SR SSD 2001-29

Technical Attachment

They Nailed Every Move

Curtis Morgan
The Miami Herald

Officially, hurricanes remain unpredictable, but you wouldn't know it by Hurricane Michelle. For a week, forecasters at the National Hurricane Center nailed every wobble of the dangerous storm whirling close enough to evacuate the Keys and spawn plywood lines from Homestead to Hollywood. They said it would cut northeast across Cuba. It did. They said it would give South Florida only get a blustery brush. It did. "This is as accurate as I've ever seen a forecast," Chuck Lanza, emergency management director for Miami-Dade County, said Monday as Michelle's dreary fringe dissolved by day's end - just as predicted. "This is the ultimate. Do I expect them to do the same every time? No. "


For the National Hurricane Center and the National Weather Service, the tracking of Michelle proved a triumph of skill, science and, particularly, a new generation of computer modeling systems powerful enough to churn 1.2 trillion calculations per second and chart weather on a global scale. Echoing Lanza, forecasters emphasized their profession remains an inexact science. But it improves with each season -- 1.1 percent more accurate annually since 1970. Michelle proved as close as forecasters get to a bull's-eye, and they took the shot under intense pressure with a Category 4 storm approaching Florida's most populated region. "This is one we'd like to bottle," said Ed Rappaport, deputy director at the hurricane center, on Florida International University's main campus.


During the past decade, the center's average error for a storm forecast 72 hours ahead is about 225 nautical miles. Initial analysis shows the deviation on Michelle was only 120 miles, nearly 50 percent more accurate than average. The precision is particularly stunning when compared with 30 years ago, when 450-mile errors were the norm. Back then, of course, meteorologists were armed with what now, technologically speaking, is akin to sticking a finger in the wind -limited satellite images and scattered wind and temperature readings, often from ships. Today, the hurricane center has data-gathering and -crunching tools undreamed of in the 1960s and '70s. There are a bevy of satellites, some devoted just to weather watching. There is a wider, more accurate range of sea buoys, ships and land stations monitoring weather.

U.S. Air Force Reserve and National Oceanographic and Atmospheric Administration "hurricane hunter" prop planes are supplemented by a swift NOAA G-IV jet. They drop devices with esoteric names like the dropwindsonde, a high-tech weather lab in a tube, directly into storms. And, most critical, all that information now runs through ever-faster computers that spit out projected paths called "models." Years ago, forecasters largely relied on statistical history, the movement of past storms.


Now, under what Rappaport called "an evolution and maybe a revolution" of computer analysis, the most accurate projections are from "dynamic" models capable of making sense of floods of data from around the world -- from high-level wind currents to deep-sea water temperatures. Forecasters have used them with increasing success for nearly a decade, but during this season, one model that is run on a National Weather Service super-computer in Bowie, MD, has emerged as a star. "This is really the first year the model has performed so fabulously,"said Naomi Surgi, advanced projects leader for hurricanes for the National Weather Service's environmental modeling center in Maryland.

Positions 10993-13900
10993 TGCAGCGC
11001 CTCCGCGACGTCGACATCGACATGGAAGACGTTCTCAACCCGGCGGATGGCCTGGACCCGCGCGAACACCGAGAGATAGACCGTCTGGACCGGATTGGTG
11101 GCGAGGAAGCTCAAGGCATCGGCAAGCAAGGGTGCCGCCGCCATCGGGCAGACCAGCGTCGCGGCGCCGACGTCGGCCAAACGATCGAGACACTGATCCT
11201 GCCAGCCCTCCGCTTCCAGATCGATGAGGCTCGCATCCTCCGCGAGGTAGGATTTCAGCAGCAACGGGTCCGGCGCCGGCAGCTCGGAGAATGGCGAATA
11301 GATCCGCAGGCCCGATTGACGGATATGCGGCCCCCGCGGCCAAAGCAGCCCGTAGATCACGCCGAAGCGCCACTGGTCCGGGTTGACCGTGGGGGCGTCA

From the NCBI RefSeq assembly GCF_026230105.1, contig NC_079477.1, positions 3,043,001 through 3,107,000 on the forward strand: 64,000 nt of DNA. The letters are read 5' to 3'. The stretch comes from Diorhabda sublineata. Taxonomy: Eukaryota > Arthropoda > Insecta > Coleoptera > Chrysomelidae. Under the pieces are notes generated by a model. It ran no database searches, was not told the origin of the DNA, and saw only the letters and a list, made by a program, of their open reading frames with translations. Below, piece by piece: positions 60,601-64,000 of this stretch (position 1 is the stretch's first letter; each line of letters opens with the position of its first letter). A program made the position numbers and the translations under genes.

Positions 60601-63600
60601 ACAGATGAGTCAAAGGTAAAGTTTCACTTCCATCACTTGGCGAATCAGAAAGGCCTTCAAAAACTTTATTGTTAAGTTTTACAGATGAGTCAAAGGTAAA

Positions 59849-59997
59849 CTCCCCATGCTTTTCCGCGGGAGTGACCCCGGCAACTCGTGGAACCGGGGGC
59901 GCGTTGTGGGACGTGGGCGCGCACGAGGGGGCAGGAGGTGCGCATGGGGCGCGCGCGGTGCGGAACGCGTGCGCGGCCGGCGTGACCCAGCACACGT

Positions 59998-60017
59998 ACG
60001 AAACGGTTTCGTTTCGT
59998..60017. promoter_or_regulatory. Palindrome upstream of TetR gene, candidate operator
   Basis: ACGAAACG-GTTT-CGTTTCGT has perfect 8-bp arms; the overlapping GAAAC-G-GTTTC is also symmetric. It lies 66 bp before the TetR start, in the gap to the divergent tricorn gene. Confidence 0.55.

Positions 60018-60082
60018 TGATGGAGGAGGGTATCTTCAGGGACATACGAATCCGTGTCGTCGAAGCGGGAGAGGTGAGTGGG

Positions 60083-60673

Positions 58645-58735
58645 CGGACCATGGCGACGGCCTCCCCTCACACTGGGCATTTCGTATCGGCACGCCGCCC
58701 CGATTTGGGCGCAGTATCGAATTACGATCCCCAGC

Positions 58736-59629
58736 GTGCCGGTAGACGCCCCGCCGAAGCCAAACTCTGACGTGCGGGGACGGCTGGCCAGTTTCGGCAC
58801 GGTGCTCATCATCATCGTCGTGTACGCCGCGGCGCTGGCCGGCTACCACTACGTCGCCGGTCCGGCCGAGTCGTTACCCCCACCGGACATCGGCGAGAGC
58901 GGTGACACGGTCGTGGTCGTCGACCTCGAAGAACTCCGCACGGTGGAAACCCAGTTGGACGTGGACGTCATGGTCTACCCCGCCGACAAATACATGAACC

Called the "Aviation Run" or AVN, it was right on Michelle's track from Day One, and unlike a handful of other usually reliable models, never wavered. One model, early on, had the storm bending west into the Yucatan peninsula. Another repeatedly plotted a path into the tip of South Florida. "What was important was not only the accuracy but the consistency," Rappaport said. The AVN program, Surgi said, divides the world into 80-kilometer grids, measuring or estimating constantly changing weather conditions in each grid at 42 levels from the surface on up: air and water temperature, wind speeds, moisture levels, cloud composition, on and on.


The programs are constantly tweaked and tested. This year, for instance, the weather service made several changes: better use of moisture data detected by microwave sensors on satellites and improved analysis of deep cloud formations around eyewalls and the heat that generates, among others. "We're thrilled about the improvements," said hurricane specialist Richard Pasch. It's a process that takes years, Surgi said. "Science takes time to mature. This is the first year we're really able to see the payoffs."

Rappaport and hurricane center Director Max Mayfield called the job on Michelle a team effort, citing everyone from the center's six forecasters to hurricane hunter crews who were repeatedly bounced and battered to pull critical meteorological data out of Michelle's eye. But Lanza and other emergency management officials credited Mayfield's leadership for making their job easier. The county makes its calls on opening shelters and starting evacuations based on time lines from its own computer models.

"The difference this time around is that Max really showed a lot of leadership," said Roman Gastesi, Miami-Dade's water resources manager, who was monitoring flooding concerns. Emergency managers talked to the center every three to four hours and got a consistent message. "They were very open about their different scenarios but they kept sticking to the model that was taking it east," Gastesi said. "In a nutshell, they nailed it."

Published Tuesday, November 6, 2001 -- The Miami Herald
© 2001 The Miami Herald and wire service sources